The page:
A study suggests that individuals who were guides or scouts during their childhoods end up having better mental health when they are older.
A study of 10,000 individuals found that ex-members had a 15% less chance compared to other adults of suffering from mood disorders or anxiety when they were 50 years old.
It is believed by researchers that it may be the lessons in resolve and resilience that these organizations provide that has a permanent positive impact.
These researchers were from Glasgow and Edinburgh universities.
They examined the data coming from a lifelong study called the National Child Development Study of nearly 10,000 individuals born in November 1958 from across the UK.
Approximately one quarter of the participants in the study had been guides or scouts.
According to the researchers, their findings indicate that these programmes can assist children with developing skills like teamwork and self-reliance, and encourage them to be active outdoors, all of which can have lifelong benefits.
The team suggested that participating in the scouts or guides might help with building resilience against some of life’s more common stresses, or it might help to increase an individual’s chances to achieve more in his or her life, making them less likely to experience stress.
Professor Chris Dibben, lead researcher from the School of Geosciences at the University of Edinburgh said it was very startling that the benefit was found in individuals so many years after them attending scouts or guides.
He added that they expected that the same principles apply to today’s guides and scout, and so that, considering the high costs that mental ill-health has on society and individuals, that focusing on voluntary youth programmes like scouts and guides makes sense.
In an interview with the Good Morning Scotland programme on BBC Radio, Professor Richard Mitchell, from the University of Glasgow’s Centre for Research on Environment, Society and Health, said that other kinds of volunteering did not evidence the same benefit.
He added that the results they received indicated that it did appear to be specific to guides and scouts. He said they didn’t find the same protective effect from things like church groups or volunteering.
He said he believed the reason for this was due to how the activities that guides and scouts do are structured.
When you consider what happens at guides and scouts every week, you are constantly being faced with new challenges. With help from your friends you learn how to overcome them and acquire new skills as well.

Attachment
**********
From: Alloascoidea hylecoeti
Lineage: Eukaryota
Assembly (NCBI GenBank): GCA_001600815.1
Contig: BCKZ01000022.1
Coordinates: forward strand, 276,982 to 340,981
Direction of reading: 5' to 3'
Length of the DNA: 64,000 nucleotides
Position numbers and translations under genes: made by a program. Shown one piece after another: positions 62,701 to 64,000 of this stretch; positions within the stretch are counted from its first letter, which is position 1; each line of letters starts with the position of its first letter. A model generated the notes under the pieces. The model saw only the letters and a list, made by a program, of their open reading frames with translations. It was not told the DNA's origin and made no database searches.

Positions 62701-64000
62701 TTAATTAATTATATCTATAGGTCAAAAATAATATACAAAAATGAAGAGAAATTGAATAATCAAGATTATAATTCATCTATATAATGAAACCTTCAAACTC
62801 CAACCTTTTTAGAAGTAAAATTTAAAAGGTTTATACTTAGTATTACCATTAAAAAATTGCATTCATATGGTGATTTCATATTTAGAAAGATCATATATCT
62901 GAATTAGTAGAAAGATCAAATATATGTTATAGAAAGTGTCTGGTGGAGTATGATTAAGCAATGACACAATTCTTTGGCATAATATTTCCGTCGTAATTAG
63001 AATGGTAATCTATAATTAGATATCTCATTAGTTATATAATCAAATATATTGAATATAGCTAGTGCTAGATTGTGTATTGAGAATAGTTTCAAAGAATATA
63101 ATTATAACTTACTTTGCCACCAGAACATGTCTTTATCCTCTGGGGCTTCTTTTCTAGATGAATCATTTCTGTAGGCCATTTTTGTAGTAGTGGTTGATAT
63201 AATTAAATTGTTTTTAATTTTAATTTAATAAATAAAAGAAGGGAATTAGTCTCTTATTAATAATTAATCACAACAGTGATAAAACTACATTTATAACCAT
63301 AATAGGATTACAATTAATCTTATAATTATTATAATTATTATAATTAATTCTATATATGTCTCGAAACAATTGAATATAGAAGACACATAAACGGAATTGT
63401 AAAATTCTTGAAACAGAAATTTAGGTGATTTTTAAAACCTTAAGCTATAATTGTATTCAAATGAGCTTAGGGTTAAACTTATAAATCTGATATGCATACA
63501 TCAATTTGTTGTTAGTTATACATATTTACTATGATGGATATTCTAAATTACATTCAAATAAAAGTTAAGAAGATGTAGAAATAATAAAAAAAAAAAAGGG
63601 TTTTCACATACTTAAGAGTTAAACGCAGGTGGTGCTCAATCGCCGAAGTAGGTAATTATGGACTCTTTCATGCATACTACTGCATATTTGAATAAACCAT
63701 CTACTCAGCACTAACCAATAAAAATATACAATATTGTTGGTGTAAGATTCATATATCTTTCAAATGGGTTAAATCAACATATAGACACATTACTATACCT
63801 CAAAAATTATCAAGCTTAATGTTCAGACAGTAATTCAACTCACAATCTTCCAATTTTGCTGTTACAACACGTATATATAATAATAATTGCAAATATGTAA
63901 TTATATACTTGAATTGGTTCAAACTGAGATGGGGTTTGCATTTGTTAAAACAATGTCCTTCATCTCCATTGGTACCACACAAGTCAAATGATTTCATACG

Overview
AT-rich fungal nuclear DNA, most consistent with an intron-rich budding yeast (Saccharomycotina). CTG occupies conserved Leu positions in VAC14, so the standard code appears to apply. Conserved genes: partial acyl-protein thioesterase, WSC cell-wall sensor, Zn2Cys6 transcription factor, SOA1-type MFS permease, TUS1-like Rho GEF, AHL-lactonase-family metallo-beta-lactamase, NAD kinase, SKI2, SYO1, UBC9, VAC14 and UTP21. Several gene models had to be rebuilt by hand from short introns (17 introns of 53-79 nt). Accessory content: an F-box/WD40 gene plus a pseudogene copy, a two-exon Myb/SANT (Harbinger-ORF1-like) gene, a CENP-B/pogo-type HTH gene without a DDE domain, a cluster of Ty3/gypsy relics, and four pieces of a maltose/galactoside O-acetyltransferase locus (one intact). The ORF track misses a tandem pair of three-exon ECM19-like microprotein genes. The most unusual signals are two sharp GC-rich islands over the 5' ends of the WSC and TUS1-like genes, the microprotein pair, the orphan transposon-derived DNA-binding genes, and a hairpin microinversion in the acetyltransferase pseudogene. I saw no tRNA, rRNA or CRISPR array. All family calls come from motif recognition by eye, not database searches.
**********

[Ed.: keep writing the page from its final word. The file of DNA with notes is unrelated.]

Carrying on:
He said he thought that at the heart of this effect was getting used to having to overcome unexpected situations.
The Girlguiding organisation and Scout Association welcomed the findings.
Bear Grylls, the Chief Scout, said he was very proud of the fact that scouting offers young people the chance to develop the skills needed for being resilient and dealing with whatever life happens to throws their way.
Tim Kidd, the chief commissioner for the UK scouts, says that being a scout taught him lifelong skills.
He said he wasn’t ever great at being a sportsman or outdoor activities, but that the scouts had helped him find those kinds of skills.
He added that it also taught him about speaking with people and leadership despite being shy.
The vital lessons that he said he learned were teamwork and leadership.
He says that whether it’s playing games, going to camp, or climbing a mountain, all of those things help young people learn how to be resilient.
Eighteen year old Emma Brodey, who is a Girlguiding Advocate Panel member, says that Girlguiding for more than 100 years has been for girls.
She says it provides a safe space where girls can be themselves, escape from all of the pressures in their lives and help to build their confidence.
Every week women tell them that their memories and accomplishments through guiding have remained with them throughout their lives, so that it’s incredible to see research that shows the long-term benefits of being a Girlguiding member.
The study appeared in the Journal of Epidemiology and Community Health and received support from the Economic and Social Research Council.